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Scientists discover two HIV variants in cerebrospinal fluid of HAD patients

August 30, 2017

"Those viruses are known to exist in autopsy brain studies. It has been known for ten years that a subset of HIV-infected patients have slow decay of the virus in the CSF, and it's also been known for a long time that you can find macrophage-tropic virus in the brain," Swanstrom said. "But no one has ever brought the two together in a way that makes sense and could give you a tool to evaluate what's going on the brain by looking at cerebrospinal fluid."

The study also found HIV-infected macrophages present in a CSF sample two years before the patient was diagnosed with dementia. Swanstrom said this tells us there's information in the CSF that potentially could predict disease progression. "Is it bad to have these viruses around even if you don't get a diagnosis of dementia? And are they potentially causing cognitive damage that can be reversed with HAART?"

To explore these and other questions, Swanstrom and Price of UCSF again will collaborate under a 5-year, $3 million grant from the National Institute of Mental Health to expand the research in HIV patients who don't have dementia and are starting therapy. The new study will look for biomarkers in the CSF in the form of HIV variants or other immune protein information that may predict improvement, stability or decrease in cognitive capacity during therapy.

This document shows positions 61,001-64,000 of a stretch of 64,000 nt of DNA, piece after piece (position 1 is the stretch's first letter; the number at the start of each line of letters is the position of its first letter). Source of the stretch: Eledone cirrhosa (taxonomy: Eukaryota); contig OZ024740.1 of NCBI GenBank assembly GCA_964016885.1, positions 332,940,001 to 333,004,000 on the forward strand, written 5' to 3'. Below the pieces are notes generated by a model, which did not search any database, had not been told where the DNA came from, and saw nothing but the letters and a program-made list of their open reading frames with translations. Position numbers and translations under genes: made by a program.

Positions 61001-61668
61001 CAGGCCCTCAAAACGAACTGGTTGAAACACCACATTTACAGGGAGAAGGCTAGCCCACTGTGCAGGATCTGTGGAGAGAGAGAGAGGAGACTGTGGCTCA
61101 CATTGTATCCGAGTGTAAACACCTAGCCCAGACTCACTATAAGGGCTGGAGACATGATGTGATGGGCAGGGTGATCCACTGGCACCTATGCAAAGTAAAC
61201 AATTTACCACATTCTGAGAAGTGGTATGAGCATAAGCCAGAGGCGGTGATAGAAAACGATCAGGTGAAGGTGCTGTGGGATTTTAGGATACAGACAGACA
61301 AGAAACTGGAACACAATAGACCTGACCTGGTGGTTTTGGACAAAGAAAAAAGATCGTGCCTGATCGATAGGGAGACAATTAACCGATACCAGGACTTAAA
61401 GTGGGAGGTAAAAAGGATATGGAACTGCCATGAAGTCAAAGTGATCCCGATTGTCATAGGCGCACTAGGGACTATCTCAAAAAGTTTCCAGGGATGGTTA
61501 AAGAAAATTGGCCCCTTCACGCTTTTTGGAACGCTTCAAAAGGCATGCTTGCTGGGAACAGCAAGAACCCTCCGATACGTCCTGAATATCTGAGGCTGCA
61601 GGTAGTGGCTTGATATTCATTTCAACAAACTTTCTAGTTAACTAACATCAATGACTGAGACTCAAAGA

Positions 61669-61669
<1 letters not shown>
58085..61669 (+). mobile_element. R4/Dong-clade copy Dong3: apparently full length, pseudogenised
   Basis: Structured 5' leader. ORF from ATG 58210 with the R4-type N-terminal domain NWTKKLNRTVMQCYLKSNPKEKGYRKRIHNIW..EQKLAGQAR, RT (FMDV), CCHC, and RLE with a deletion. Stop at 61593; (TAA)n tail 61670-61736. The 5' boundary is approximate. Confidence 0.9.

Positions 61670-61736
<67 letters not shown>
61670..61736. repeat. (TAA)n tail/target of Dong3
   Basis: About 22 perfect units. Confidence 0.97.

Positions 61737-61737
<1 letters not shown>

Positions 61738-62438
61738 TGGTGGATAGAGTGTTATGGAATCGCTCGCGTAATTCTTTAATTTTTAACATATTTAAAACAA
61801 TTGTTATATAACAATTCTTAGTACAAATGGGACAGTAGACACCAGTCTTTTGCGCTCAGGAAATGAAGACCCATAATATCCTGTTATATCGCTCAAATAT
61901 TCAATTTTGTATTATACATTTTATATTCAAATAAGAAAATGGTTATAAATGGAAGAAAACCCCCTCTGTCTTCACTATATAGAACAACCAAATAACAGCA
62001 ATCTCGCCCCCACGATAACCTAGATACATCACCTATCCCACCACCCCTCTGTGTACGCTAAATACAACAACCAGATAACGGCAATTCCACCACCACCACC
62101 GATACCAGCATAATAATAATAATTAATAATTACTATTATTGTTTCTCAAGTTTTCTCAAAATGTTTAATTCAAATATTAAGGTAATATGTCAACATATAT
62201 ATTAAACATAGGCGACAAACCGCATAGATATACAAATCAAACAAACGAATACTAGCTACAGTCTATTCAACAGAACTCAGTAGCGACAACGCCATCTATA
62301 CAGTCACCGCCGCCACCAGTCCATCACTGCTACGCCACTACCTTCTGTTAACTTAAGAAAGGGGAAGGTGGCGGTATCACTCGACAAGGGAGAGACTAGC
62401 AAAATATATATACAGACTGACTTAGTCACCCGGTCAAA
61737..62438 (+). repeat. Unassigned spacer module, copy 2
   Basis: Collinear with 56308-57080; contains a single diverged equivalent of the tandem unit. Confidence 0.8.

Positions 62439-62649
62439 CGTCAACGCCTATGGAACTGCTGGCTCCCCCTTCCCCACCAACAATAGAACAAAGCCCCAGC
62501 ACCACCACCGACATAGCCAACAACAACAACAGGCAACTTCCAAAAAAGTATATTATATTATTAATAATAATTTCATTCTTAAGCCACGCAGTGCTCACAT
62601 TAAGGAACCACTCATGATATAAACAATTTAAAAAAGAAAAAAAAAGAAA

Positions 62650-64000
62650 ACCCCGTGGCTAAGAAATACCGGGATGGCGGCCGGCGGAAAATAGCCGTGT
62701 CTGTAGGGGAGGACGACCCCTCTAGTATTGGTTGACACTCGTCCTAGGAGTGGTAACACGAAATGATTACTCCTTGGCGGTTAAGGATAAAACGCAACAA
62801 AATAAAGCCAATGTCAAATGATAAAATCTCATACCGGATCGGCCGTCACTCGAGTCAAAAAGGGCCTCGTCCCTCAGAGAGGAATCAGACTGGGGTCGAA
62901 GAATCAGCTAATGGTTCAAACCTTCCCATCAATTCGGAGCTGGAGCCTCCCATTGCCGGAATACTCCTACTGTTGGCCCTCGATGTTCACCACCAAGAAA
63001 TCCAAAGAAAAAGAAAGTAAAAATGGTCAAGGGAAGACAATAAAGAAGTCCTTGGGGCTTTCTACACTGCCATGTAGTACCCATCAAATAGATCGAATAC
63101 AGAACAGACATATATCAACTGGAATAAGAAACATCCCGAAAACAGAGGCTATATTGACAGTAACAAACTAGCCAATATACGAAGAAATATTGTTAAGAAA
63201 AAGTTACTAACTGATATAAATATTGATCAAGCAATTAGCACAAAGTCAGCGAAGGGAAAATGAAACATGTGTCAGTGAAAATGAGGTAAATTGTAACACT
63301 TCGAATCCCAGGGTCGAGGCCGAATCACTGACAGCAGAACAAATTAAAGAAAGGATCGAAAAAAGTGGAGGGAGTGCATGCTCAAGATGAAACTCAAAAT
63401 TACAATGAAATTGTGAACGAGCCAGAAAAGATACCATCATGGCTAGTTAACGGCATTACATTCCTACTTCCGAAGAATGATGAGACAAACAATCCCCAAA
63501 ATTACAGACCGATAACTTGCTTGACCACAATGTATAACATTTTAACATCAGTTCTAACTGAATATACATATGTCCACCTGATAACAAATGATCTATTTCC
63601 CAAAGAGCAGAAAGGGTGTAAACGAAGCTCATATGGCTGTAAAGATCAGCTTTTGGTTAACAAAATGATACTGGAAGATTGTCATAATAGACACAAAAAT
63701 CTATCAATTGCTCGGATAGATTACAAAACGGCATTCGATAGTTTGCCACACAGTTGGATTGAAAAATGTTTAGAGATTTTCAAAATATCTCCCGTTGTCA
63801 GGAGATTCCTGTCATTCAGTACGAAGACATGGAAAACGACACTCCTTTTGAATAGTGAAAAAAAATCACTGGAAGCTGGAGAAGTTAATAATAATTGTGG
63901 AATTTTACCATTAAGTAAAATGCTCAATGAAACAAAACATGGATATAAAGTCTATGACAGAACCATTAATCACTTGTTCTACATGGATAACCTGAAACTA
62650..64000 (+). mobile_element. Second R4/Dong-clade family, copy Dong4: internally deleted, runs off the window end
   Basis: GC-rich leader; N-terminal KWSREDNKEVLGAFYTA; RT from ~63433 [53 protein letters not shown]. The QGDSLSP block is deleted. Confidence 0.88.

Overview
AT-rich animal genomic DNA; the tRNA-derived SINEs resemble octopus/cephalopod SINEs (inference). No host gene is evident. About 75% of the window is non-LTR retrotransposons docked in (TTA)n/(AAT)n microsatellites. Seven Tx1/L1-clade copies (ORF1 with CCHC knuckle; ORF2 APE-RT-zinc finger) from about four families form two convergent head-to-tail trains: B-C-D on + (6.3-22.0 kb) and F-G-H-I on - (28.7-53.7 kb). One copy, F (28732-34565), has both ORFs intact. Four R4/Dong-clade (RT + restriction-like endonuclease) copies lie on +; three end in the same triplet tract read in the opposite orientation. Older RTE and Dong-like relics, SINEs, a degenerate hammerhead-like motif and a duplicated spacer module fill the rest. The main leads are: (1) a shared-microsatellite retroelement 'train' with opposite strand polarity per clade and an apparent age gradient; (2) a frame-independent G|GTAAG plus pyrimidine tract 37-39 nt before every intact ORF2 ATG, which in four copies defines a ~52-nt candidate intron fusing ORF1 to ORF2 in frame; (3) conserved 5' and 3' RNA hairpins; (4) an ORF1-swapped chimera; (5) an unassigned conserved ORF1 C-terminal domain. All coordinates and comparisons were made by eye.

In the new project, Swanstrom's UNC team will include Joseph J. Eron, MD, professor of medicine and Director of the UNC Center for AIDS Research Clinical Core, Kevin Robertson, PhD, clinical psychologist in the department of neurology, and Angela Kashuba, PharmD, associate professor, Eshelman School of Pharmacy and director, UNC Center for AIDS Research Clinical Pharmacology and Analytical Chemistry Core.

People infected with HIV sometimes delay going on HAART, Swanstrom said. "Our research will help further understand what's going on in the central nervous system of patients who are still alive and in tissue that's accessible in the clinical setting, i.e. CSF. If these individuals knew there was an AIDS virus replicating independently in their CNS, it might affect their decision when to start treatment with HAART."

Source: University of North Carolina at Chapel Hill School of Medicine